The Food and Drug Administration just added an unexpected twist to a simmering controversy over a rare disease drug that earlier this year briefly became a poster child for high-priced medicines.

In a surprise move, the agency approved a medicine from Jacobus Pharmaceuticals, a small, family-run company, for treating a neuromuscular disorder called Lambert-Eaton myasthenic syndrome, or LEMS, for children ages 6 to 17. However, the approval potentially adds unforeseen competition for Catalyst Pharmaceuticals (CPRX), which only last November won an FDA endorsement to market its own treatment for adults.

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  • fun fact:

    Firdapse is 3,4-diaminopyridine, a patent free chemical compound that can be bought from chemicals suppliers at 100$/5g, good for about 150 daily doses.

  • Interesting workaround the exclusivity issue and pricing. But rarely do 2 companies have the exact same drug going up for NDA approval where exclusivity is an issue blocking the other from the market. (Recognizing it commonly happens with generics.) It will be interesting to see how this plays out.

  • Catalyst is the villain here. I have taken DAP for many years. It has been free from Jacobus, just have to pay for the shipping, which the hospital I get if from is charging. I have every faith that Laura Jacobus will price it fairly. It might even be less than the current shipping cost because it has to stay refrigerated and the packaging is extensive. Many people with LEMS and diseases with similar symptoms, who are also taking DAP, are rejoicing right now.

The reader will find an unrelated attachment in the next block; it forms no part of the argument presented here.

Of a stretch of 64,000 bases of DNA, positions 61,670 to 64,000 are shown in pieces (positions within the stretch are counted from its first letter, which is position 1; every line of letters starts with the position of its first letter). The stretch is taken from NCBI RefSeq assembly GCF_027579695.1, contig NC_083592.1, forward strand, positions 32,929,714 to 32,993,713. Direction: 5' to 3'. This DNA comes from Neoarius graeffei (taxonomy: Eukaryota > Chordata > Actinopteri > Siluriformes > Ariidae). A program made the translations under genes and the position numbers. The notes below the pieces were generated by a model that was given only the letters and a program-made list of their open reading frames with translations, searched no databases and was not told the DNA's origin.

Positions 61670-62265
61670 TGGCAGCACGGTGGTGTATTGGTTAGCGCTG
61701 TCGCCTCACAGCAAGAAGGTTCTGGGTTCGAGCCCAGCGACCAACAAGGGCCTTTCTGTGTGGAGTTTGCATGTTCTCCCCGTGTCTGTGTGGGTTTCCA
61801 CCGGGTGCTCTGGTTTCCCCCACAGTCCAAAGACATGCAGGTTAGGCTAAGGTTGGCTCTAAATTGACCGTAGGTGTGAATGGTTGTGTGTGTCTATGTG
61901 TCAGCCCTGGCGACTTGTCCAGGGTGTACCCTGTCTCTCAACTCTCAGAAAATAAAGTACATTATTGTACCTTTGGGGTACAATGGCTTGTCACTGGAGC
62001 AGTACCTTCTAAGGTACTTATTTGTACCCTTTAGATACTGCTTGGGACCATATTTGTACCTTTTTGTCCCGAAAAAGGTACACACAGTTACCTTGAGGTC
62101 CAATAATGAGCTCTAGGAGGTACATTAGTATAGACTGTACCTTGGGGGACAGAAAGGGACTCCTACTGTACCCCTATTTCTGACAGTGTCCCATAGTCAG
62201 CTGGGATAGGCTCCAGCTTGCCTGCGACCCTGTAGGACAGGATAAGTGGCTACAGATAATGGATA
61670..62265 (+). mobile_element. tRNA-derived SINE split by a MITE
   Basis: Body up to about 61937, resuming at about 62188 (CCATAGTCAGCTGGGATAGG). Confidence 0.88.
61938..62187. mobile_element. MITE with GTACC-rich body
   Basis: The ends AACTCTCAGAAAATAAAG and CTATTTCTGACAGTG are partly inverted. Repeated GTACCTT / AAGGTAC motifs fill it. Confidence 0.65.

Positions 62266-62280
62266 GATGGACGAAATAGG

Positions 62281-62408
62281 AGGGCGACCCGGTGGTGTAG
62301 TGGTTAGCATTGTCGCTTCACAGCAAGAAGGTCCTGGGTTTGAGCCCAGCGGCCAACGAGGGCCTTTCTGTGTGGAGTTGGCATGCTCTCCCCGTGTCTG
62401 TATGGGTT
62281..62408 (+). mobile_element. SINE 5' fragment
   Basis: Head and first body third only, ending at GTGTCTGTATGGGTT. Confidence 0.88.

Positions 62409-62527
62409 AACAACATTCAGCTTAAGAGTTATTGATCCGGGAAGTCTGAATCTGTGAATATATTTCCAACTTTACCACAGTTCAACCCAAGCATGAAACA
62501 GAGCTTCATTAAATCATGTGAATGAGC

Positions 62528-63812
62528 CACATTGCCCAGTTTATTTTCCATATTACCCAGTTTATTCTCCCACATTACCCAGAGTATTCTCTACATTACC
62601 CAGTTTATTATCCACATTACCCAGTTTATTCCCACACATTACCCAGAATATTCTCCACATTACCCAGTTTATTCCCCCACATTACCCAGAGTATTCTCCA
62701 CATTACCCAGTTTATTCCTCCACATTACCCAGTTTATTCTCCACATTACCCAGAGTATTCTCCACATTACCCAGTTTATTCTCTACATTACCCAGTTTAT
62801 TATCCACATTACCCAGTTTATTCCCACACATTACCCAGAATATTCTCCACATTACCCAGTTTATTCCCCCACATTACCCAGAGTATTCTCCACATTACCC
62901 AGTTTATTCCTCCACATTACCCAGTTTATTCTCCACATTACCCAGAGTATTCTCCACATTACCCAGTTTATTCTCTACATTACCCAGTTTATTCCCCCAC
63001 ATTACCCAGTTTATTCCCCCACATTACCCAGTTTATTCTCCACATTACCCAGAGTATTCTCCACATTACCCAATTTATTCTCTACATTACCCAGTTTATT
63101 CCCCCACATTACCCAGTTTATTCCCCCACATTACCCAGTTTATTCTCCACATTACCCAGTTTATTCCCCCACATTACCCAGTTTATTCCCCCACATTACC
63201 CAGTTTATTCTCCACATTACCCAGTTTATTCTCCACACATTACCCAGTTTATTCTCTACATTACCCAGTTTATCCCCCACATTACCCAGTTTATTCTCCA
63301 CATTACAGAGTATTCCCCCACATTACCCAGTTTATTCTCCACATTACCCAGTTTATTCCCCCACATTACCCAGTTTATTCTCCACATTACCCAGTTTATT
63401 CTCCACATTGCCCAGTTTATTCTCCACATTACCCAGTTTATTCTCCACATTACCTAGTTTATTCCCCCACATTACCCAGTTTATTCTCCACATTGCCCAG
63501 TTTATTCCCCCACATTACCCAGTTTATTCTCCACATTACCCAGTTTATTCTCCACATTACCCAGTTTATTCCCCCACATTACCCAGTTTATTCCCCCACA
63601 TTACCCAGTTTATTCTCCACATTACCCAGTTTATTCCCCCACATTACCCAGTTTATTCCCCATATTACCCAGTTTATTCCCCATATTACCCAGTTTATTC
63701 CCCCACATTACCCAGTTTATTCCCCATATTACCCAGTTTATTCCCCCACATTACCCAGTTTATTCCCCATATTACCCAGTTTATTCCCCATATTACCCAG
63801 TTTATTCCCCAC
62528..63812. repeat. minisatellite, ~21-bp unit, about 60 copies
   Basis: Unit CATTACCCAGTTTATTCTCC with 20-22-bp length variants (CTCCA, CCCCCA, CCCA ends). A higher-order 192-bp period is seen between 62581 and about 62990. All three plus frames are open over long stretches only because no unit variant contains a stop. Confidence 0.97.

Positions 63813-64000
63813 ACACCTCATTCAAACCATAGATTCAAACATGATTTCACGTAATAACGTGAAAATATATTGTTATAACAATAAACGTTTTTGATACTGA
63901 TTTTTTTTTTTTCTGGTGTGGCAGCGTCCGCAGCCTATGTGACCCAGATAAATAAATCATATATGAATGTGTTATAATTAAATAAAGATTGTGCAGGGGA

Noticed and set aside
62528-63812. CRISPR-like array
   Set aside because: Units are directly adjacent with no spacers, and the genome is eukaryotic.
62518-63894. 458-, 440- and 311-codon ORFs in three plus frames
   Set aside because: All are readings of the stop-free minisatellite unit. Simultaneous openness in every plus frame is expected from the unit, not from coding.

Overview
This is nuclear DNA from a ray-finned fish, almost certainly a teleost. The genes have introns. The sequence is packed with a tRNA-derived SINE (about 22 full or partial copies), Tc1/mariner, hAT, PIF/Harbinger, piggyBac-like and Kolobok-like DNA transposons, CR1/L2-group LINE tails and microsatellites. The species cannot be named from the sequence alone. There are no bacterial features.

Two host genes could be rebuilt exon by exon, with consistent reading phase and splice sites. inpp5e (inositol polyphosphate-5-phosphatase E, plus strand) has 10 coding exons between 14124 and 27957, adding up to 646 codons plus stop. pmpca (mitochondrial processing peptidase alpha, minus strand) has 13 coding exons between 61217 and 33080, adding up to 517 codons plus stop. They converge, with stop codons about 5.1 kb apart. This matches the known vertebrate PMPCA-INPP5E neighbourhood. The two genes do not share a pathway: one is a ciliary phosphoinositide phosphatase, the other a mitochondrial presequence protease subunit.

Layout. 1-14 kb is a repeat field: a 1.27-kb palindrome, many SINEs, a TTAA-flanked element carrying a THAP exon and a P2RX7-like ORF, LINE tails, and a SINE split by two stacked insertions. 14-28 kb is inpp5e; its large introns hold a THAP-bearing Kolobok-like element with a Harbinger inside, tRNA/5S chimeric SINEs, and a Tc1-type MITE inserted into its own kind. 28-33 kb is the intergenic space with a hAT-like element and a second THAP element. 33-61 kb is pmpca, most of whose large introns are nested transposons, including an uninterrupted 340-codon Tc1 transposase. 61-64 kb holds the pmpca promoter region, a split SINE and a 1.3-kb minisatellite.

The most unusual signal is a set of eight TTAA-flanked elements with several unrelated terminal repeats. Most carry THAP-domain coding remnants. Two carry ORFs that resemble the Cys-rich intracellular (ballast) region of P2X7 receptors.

• fun fact:
      Firdapse is 3,4-diaminopyridine, a patent free chemical compound that can be bought from chemicals suppliers at 100$/5g, good for about 150 daily doses.

  • May I observe that it is ,,, bemusing (?) for the Jacobus CEO to say they haven’t thought much about pricing, if there goal for years has been to sell it? That said, “free” is definitely out the window when you consider $60 million of carried cost plus say $15 million to come?
    Let’s consider 1,000 patients (why not use this number?) against $75 million …. minimum cost $75K without including any profit or reserve. Let’s say $100K – a big jump from compassionate use. We shall have to see how this play out.

    • To Observer09: Your assumption is that she makes it all back in one year – using your per person per year numbers, a 10-year payback would bring it to $10K per year, no gimme but well within the cost of many specialty drugs (now if the government would help some …. ).

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